Experiences of Accumulated Stress Among Aging Parent Caregivers of Adults with Autism Spectrum Disorder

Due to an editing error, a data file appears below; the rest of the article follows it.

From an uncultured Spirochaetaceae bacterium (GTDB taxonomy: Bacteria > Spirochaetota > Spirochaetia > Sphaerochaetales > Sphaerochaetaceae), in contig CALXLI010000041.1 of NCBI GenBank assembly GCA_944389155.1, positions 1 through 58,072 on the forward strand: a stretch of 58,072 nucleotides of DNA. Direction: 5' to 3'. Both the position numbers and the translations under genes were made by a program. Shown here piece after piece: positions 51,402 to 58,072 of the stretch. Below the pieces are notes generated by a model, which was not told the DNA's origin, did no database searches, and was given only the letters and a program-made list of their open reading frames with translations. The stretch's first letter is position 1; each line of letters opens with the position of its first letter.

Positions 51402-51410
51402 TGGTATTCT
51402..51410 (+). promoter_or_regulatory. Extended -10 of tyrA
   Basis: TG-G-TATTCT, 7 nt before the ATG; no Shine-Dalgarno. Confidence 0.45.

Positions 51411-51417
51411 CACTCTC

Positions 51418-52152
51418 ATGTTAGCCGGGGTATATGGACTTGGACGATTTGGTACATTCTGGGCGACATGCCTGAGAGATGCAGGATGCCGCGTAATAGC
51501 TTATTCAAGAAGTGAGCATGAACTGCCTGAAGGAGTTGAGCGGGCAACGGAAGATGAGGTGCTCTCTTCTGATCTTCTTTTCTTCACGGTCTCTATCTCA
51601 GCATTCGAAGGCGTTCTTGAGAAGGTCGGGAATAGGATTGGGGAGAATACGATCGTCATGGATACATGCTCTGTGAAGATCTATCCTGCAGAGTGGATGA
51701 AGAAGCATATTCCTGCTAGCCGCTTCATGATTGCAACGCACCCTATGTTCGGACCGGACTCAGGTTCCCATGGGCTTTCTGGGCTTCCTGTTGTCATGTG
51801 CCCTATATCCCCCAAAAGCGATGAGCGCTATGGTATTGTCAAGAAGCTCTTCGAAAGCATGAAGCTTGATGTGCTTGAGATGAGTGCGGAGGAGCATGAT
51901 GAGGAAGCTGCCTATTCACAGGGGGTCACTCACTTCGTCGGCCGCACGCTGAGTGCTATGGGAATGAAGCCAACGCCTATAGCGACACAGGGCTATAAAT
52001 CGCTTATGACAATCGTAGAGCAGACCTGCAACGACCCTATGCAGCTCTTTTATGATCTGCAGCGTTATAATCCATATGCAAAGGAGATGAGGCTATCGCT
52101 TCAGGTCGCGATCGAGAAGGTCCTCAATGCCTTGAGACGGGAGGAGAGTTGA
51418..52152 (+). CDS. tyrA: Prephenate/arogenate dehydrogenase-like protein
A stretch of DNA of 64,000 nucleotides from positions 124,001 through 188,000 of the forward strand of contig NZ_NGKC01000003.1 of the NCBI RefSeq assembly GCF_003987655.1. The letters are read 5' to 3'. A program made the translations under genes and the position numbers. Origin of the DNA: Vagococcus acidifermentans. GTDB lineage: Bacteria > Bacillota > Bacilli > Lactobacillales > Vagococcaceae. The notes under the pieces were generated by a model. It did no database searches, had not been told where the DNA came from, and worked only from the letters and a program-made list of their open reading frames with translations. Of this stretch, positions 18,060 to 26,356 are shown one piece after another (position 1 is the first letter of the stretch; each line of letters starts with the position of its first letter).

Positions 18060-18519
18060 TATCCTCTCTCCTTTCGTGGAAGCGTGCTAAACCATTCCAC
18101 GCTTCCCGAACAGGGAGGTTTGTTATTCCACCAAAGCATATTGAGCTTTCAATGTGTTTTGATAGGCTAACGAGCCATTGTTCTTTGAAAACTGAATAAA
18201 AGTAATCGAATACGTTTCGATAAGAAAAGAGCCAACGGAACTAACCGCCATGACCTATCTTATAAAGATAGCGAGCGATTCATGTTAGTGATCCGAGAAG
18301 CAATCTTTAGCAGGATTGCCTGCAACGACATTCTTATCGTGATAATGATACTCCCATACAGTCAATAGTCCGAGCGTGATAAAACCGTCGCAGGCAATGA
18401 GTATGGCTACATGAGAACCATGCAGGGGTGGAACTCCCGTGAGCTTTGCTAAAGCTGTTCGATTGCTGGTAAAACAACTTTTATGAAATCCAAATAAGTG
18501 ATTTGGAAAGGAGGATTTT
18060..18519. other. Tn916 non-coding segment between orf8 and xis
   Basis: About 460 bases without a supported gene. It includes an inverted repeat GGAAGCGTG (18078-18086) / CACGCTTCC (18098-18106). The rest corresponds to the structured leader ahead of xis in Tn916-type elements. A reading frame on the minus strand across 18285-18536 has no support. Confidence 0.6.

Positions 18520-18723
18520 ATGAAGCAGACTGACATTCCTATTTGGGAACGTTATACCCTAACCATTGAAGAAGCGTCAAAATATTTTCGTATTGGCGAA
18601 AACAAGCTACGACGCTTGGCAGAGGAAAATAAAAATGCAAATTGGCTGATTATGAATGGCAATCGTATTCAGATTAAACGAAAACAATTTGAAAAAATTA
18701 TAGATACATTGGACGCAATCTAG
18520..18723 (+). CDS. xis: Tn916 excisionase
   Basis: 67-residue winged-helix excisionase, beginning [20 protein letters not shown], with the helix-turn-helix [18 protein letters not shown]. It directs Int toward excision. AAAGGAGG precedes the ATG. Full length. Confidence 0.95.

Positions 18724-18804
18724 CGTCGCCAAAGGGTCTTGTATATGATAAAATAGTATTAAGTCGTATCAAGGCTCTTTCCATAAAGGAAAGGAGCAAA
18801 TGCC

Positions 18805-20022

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With the continuing increased incidence rate of autism spectrum disorder over the decades, there are increasing numbers of adults with autism who require varying levels of lifelong care, typically from parents. It is necessary to understand parents' lived experience of lifelong caregiving, and how their own aging process further impacts life quality. Furthermore, greater understanding of stressors, resources, appraisals, and coping among parent caregivers of children with "high functioning autism" who are transitioning into young adulthood is particularly necessary as services, needs, and experiences for both are nuanced due to functional status, deficits in the service system, and demographic disparities. Given lifespan aspects past research has not addressed, the study focused on development of a measure of parent accumulated stressors, and on interrelations of stressors, perceived social support, future time perspective, burden, satisfaction, and coping on health-related quality of life and meaning in life among 28 parents of young adults with autism. Although proposed quantitative analyses were not completed due to sample size, qualitative analyses on parent experiences and stressors revealed common themes of concern for child's future quality of life, complicated dynamics of providing help to their child overtime, and increased stress related to others' lack of understanding of their child. In total, 10 themes and multiple subthemes were identified in relation to aspects of accumulated stressors. Findings suggest parent stress with this specific population is complex, manifesting in nuanced ways at different life stages. Impacts of the COVID-19 pandemic are also explored, and implications for scientific advancement and clinical services are discussed.

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